Spahr faces another church trial over marriages
by Seth Hemmelgarn
The Presbyterian Church just won't stop putting minister Jane Spahr on trial.
Spahr, an out lesbian Presbyterian minister, is being tried in Napa this week for marrying same-sex couples in California in 2008 when such marriages were legal under state law.
She faced a similar trial two years ago. Spahr has been charged with violating church law.
Spahr, 67, said in a phone interview Tuesday morning, August 24, that over the next few days, 11 couples that she married would be testifying. The trial, held by the Presbytery of the Redwoods, started Tuesday.
"My hope is we'll hear their story and hear their love, and it will be an amazing time for the church to witness this kind of love and the great hospitality of God," said Spahr.
Apparently referring to the people on the court, she added, "Whether they agree with me or not, we're friends. ... I'm hoping the verdict will be a good one, since they know me and since they will hear these amazing couples."
Spahr, who served more than 30 years as a Presbyterian minister in Marin County, is retired and lives in San Francisco.
The marriages in question were performed during the brief period in 2008 when same-sex couples could legally marry in California, June 16 through November 3. That was before the state's voters passed Proposition 8, the same-sex marriage ban.
The California Supreme Court upheld the ballot measure, but allowed the estimated 18,000 marriages that had occurred during that brief period to stand.
Spahr has a long history of supporting marriage equality.
In April 2008, the Presbyterian Church USA overturned a censure of Spahr for performing same-sex marriages, but said, "A same-sex ceremony is not and cannot be a marriage."
By this, the church's General Assembly Permanent Judicial Commission was saying Spahr had not violated church regulations against performing same-sex marriages, because these unions are not really marriages. During her time as a minister Spahr had performed hundreds of marriages, both same-sex and heterosexual.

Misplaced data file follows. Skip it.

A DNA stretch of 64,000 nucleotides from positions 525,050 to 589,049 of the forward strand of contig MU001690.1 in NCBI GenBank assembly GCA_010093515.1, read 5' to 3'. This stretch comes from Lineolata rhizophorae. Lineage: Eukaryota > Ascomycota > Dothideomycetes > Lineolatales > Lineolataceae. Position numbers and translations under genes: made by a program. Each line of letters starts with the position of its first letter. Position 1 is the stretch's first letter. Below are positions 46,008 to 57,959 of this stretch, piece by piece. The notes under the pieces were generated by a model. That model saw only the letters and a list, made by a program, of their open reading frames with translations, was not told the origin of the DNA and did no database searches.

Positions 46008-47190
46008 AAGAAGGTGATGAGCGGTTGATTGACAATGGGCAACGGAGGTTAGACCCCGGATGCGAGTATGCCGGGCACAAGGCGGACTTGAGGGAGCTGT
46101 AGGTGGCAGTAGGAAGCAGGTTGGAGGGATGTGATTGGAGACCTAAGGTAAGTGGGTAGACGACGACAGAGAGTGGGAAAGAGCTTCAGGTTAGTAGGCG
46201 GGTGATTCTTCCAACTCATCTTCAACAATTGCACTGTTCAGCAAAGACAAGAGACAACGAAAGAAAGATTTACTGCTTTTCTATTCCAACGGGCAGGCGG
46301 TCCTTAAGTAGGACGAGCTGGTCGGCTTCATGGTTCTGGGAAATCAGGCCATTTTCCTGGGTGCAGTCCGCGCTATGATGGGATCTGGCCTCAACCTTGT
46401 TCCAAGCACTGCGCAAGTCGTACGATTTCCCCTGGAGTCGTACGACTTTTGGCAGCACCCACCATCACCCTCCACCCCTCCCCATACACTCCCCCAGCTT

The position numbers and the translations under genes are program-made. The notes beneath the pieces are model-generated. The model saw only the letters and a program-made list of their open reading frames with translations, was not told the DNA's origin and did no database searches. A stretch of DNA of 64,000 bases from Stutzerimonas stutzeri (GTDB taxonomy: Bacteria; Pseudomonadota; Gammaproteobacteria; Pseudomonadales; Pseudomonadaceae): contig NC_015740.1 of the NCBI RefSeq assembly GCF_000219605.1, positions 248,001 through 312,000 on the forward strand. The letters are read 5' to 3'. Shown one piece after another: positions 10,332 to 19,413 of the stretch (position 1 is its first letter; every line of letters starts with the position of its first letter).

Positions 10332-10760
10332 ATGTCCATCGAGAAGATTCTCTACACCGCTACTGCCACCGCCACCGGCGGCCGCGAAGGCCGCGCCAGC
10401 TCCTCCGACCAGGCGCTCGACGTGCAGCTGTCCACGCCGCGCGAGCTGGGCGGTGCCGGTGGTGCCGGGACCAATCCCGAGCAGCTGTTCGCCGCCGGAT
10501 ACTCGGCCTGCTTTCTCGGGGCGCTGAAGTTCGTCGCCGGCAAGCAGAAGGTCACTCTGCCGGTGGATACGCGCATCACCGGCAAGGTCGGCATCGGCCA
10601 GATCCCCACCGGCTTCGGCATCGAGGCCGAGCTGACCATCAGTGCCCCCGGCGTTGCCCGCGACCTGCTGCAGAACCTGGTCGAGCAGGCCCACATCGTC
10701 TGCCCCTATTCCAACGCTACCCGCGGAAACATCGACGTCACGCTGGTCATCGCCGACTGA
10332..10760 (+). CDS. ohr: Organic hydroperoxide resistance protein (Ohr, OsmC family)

This decision by the General Assembly commission of the national Presbyterian Church, headquartered in Louisville, Kentucky, reversed an appellate decision by the Permanent Judicial Commission of the Synod of the Pacific that censured Spahr for performing same-sex marriages. And it upheld, to some degree, the original decision of the Presbytery of the Redwoods in March 2006 that found Spahr had the right to perform same-sex marriages within the church.
In the 2006 trial, which lasted for two days in Santa Rosa's Church of the Roses, the local Presbytery cleared Spahr of charges that she had violated church rules by marrying two lesbian couples.
Following the Santa Rosa decision, the Presbytery appealed to the regional body, which censured Spahr. Then Spahr and her attorneys appealed to the national body, which meets once a year in Louisville, resulting in the mixed decision in favor of Spahr but against same-sex marriage.
Spahr said she's "continuing to preach and teach" and is still willing to perform marriages for anyone.
"A retired pastor is never retired," she said.
A press release from Spahr's supporters this week said the constitution of the Presbyterian Church USA "has no express prohibition against same-gender marriage." However, the Reverend Jerry Van Marter, director of the Presbyterian News Service, said that was inaccurate.
"The constitution of the Presbyterian church defines marriage as between a man and a woman, so a same-gender marriage is, by definition, unconstitutional," said Van Marter. He also said that he's heard the trial could take three days.
The press release from Spahr's supporters said she could face suspension from ministerial duties.
Van Marter said if Spahr is found guilty, "There are varying levels of discipline" possible, "but it's up to the court to determine the level of censure."